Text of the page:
I was asked by a colleague once whether it’s worth for high-ranking student affairs leaders such as deans and other senior student affairs officers (SSAO) to be spending their time on social media given all the amount of work they must do. This question to me is like asking whether any SSAO should even be attending student activities on campus to engage with students, to build relationships, or at the least listen (“lurk”) to get a sense of what students are talking about given the amount of work they must do. Can you imagine any SSAO making any effective decision impacting students by spending all their time in their office and not having any contact with students at all? One would find that concept ludicrous, right?
One only needs to look at twitter, Facebook, Instagram, even Yik Yak and Yeti on any given day to see how much college students are using social media to express themselves, to communicate with each other, and even to study together. SSAOs would be wise to spend some of their time to even just “lurk” to get a sense of what students are talking about. They would see patterns of issues given the time of the year. They would also see types of behaviors displayed on social media that should drive the types of educational programming their campus should be doing. They would see opportunities when they can provide assistance or encouragement to students needing some help. They would also see feedback to programs and services their organizations provide. If SSAOs really want real-time and unfiltered feedback, they might want to read students reactions on social media from time to time. There are students on social media who are not members of the active and engaged student leaders who SSAOs interact and get feedback from. Social media provide SSAOs a wider set of perspectives. even those they may not want to read and see, beyond what they typically get from student leaders.
There’s another important reason as to why SSAOs should be spending some time on social media. Because of their influential position within their organization, SSAOs can shape their organization’s attitude towards the use of social media and technology. Through their use of social media, SSAOs can send a message to their organizations that social media do have a beneficial role in their jobs and it’s okay to use social media in the workplace. I remember just a few years ago when I encountered strong resistance from some people in our student affairs organization about the use of social media in our workplace. I was really frustrated because while I realize the value of social media to communicate with students, I had a hard time convincing my colleagues of accepting social media as part of our work. I asked our then Vice Chancellor for Student Affairs, Dr. Michael Young, to sponsor a divisional social media initiative. As part of that effort, Dr. Young and his office created his twitter account and a department facebook page. In addition, he also sent a memo to the division explicitly encouraging the staff to embrace social media as a way to communicate with our students. Documented in this parents newsletter (2012) article about our division’s use of social media is Dr. Young’s support of social media. According to Dr. Young,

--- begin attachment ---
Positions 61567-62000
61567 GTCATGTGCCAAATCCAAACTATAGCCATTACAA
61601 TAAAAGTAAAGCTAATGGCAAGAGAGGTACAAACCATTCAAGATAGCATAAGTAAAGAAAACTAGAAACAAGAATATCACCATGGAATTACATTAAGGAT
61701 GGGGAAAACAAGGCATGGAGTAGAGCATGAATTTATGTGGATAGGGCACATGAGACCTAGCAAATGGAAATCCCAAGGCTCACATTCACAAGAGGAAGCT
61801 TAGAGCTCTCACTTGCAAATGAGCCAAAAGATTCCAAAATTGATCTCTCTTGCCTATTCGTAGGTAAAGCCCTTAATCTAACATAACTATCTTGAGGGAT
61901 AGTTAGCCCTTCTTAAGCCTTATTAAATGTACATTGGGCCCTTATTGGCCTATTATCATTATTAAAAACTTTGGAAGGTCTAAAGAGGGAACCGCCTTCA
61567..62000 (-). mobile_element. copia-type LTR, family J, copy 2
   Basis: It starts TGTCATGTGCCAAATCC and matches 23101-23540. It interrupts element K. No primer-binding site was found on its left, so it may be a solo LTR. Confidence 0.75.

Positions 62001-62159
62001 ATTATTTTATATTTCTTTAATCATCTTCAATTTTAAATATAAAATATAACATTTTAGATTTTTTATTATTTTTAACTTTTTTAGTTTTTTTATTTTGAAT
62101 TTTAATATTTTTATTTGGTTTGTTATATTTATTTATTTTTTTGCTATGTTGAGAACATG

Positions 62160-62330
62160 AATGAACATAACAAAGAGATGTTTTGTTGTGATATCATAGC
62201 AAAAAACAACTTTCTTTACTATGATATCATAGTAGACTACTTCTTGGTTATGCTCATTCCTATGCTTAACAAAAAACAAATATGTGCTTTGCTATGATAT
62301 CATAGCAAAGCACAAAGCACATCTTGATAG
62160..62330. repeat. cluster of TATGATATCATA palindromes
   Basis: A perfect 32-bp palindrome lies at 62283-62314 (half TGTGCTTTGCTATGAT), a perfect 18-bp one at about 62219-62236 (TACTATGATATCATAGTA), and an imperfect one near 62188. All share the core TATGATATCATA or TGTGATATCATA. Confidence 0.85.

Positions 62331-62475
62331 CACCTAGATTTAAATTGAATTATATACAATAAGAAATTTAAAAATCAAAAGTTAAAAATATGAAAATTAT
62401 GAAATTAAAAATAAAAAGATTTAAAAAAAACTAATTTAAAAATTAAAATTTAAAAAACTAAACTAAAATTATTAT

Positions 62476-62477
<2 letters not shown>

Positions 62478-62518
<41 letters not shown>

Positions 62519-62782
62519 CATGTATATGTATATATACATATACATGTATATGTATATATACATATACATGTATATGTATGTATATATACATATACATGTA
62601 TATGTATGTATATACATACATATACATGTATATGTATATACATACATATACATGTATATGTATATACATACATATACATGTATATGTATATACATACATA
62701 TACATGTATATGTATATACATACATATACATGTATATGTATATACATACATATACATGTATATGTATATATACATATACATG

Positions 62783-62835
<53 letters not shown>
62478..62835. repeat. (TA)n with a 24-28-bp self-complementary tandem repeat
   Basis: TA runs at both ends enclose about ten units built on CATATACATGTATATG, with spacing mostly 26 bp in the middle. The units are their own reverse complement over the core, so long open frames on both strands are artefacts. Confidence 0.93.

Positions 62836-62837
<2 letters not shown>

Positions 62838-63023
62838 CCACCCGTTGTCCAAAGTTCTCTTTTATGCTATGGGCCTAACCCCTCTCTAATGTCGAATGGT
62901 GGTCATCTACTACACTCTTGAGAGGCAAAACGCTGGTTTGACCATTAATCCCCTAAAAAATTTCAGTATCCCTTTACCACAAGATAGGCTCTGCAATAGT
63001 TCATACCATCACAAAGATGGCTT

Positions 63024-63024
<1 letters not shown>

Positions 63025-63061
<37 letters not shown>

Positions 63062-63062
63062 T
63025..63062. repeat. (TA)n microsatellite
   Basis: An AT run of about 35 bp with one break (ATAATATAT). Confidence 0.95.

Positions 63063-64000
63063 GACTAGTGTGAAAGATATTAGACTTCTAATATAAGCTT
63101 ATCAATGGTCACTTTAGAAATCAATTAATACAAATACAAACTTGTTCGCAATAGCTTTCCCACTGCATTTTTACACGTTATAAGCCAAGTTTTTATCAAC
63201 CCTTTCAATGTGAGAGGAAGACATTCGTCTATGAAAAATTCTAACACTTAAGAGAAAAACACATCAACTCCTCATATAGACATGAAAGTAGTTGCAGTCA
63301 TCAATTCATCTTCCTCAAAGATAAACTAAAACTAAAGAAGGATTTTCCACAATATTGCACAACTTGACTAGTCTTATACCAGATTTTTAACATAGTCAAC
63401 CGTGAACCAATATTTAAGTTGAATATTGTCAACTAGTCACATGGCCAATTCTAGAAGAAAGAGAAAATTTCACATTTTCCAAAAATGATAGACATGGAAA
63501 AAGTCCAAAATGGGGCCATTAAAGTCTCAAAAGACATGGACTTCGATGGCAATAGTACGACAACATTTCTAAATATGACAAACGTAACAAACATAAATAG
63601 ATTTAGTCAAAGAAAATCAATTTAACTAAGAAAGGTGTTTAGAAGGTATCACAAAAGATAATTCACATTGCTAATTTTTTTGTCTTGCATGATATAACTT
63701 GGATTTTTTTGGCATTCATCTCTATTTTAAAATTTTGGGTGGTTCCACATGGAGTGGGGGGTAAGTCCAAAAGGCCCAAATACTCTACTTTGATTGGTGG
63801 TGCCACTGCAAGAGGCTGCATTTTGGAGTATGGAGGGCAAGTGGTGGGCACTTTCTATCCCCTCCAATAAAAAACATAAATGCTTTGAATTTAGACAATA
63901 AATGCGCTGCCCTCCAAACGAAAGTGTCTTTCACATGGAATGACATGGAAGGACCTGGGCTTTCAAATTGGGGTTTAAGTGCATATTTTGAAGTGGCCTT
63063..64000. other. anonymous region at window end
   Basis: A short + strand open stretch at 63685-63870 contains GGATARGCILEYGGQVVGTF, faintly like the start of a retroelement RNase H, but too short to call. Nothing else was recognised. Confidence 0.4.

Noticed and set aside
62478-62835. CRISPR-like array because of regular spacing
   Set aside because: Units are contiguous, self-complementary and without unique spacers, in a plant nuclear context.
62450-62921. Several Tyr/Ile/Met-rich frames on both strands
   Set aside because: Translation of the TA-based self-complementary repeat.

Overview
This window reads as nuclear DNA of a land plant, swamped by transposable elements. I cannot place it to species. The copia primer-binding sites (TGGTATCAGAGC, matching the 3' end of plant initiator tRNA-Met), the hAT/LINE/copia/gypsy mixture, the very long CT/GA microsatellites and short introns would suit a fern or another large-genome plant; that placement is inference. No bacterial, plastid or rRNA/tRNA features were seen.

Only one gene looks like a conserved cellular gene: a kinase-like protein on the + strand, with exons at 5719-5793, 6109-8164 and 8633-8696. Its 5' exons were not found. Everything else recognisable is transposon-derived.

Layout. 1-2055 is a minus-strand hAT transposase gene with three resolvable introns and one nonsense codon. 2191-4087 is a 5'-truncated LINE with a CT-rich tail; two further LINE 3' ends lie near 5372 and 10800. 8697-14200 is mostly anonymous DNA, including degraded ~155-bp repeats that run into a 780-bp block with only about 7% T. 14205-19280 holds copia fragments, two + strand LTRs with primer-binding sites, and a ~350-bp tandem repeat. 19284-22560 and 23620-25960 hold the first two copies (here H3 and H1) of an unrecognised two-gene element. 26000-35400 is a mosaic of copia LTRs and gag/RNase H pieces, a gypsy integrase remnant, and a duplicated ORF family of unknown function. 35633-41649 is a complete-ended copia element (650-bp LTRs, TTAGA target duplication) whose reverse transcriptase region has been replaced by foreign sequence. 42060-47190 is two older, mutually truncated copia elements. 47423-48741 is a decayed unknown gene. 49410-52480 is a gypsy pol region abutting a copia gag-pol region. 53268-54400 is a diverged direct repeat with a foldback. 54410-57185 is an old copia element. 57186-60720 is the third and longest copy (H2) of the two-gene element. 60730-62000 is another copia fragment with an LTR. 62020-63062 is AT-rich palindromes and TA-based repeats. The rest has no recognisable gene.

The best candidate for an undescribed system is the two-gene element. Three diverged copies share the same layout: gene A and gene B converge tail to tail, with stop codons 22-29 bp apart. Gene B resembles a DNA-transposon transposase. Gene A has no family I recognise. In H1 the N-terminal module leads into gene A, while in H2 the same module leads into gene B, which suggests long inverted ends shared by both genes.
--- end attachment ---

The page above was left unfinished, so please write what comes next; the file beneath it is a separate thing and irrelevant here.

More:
“We have to try to keep up with our students. We have to continue to evolve so that we can thoughtfully and adequately serve them.” He also said, “Our strength is our ability to communicate with our students where they are and in their language,” he says, explaining that, “organizations that are aligned with their own interests, instead of the interests of the broader community they serve, will fail.”
In student affairs, we have a saying that “we need to meet where students are.” It is clear that our students are on social media. SSAOs failure to engage on social media can mean failure for student affairs organizations to thoughtfully and adequately serve them, as Dr. Young once said.